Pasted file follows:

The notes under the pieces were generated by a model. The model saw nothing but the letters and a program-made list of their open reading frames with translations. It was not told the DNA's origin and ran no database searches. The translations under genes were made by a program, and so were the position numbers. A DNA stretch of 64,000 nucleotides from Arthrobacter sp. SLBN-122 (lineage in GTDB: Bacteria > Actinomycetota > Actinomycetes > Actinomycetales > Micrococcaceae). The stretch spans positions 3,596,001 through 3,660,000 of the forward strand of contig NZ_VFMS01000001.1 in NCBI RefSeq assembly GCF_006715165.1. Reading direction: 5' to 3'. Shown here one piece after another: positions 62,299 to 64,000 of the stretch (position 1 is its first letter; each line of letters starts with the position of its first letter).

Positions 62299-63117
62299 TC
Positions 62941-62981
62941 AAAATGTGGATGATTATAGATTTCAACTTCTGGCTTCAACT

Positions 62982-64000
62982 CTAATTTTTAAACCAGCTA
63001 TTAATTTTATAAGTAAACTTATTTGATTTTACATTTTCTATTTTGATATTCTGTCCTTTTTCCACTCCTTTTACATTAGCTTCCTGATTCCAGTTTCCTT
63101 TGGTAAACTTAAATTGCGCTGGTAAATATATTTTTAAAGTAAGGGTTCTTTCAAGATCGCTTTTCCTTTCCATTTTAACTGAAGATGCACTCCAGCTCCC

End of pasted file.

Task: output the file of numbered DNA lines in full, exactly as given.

The notes under the pieces were generated by a model. The model saw nothing but the letters and a program-made list of their open reading frames with translations. It was not told the DNA's origin and ran no database searches. The translations under genes were made by a program, and so were the position numbers. A DNA stretch of 64,000 nucleotides from Arthrobacter sp. SLBN-122 (lineage in GTDB: Bacteria > Actinomycetota > Actinomycetes > Actinomycetales > Micrococcaceae). The stretch spans positions 3,596,001 through 3,660,000 of the forward strand of contig NZ_VFMS01000001.1 in NCBI RefSeq assembly GCF_006715165.1. Reading direction: 5' to 3'. Shown here one piece after another: positions 62,299 to 64,000 of the stretch (position 1 is its first letter; each line of letters starts with the position of its first letter).

Positions 62299-63117
62299 TC
Positions 62941-62981
62941 AAAATGTGGATGATTATAGATTTCAACTTCTGGCTTCAACT

Positions 62982-64000
62982 CTAATTTTTAAACCAGCTA
63001 TTAATTTTATAAGTAAACTTATTTGATTTTACATTTTCTATTTTGATATTCTGTCCTTTTTCCACTCCTTTTACATTAGCTTCCTGATTCCAGTTTCCTT
63101 TGGTAAACTTAAATTGCGCTGGTAAATATATTTTTAAAGTAAGGGTTCTTTCAAGATCGCTTTTCCTTTCCATTTTAACTGAAGATGCACTCCAGCTCCC